Dog…trancing?

I came across this topic a couple weeks and wow it is bizarre. At this point, I thought I had read or googled everything dog related. I am no expert- just that adage “I’ve seen it all.” Nope. Dog trancing. What now?

Trancing, also called ghost-walking or weed-walking is when your dog walks under low hanging branches, bushes, maybe a tablecloth, clothes in the closet, in a very slow purposeful manner to feel that tickle along their back. It appears as if they are in a trance, hence trancing. It does not have to do with scent, but with that feel on their backs. It is not a seizure as the dog is conscious and you can interrupt the trance or call them out of it to normal activity. Watch this video of trancing here and here. You can see the difference in the dog’s demeanor after he/she is done walking.

It seems to be the consensus that this is not a neurological problem. It has the potential to be classified as an obsessive-compulsive disorder (like tail chasing or flank sucking), but this is not proven- it seems to be a condition all its own. It is surprisingly common in Bull Terriers an Greyhounds. One study indicated that as many as 63% of Bull Terriers trance. Other common breeds include Basset Hounds, Salukis, and Whippets.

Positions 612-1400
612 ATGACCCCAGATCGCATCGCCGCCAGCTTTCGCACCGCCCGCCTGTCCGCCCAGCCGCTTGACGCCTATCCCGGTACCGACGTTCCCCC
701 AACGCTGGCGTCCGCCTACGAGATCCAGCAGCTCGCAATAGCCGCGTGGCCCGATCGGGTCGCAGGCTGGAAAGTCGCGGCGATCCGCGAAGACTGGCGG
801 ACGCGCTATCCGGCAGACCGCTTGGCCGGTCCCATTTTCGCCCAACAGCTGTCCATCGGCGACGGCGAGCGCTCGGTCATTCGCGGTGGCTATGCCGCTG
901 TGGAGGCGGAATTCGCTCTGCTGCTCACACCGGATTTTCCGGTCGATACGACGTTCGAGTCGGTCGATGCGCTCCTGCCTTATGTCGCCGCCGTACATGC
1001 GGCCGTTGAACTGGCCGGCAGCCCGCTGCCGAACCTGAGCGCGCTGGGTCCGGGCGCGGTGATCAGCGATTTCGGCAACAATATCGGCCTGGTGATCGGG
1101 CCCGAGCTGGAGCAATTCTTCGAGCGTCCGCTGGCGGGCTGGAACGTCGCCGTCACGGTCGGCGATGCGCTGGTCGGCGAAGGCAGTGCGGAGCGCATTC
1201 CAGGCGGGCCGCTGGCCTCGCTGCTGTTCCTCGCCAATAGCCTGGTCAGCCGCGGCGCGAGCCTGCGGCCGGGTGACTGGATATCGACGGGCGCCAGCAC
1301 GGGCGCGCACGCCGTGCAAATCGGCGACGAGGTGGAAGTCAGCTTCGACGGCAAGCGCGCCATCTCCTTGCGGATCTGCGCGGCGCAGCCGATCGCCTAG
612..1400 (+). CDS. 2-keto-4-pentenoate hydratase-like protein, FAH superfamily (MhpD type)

It should be noted that there was one source that stated if you interrupted or tried to remove a Bull Terrier from its trance they were prone to attack. I found no support for this, and actually another source that specifically stated this was false, as this was not a neurological condition. I can attest to that- when Reggie first started having seizures we didn’t know what they were- being psychomotor seizures they look abnormal- and I tried to restrain him one time and I got bit. Completely different situation.

I also found another source that likened this to a form of canine autism. Before you laugh, hear it out. In human autism (understanding that there is a sliding scale on the autism spectrum), there are trance-like or repetitive behaviors such as rocking, hand weaving, crib chewing, etc. These equivalent behaviors have been seen in various animals and the author is proposing that the animal has developed these behaviors to protect itself from (perceived) systemic catastrophe. Fascinating, but no evidence or studies to support it. And no one else in the community appears to buy into it. Mainly because everyone says the dogs seem to like it.

I learned something new this week and I love that! Hope you did too. Happy trancing!

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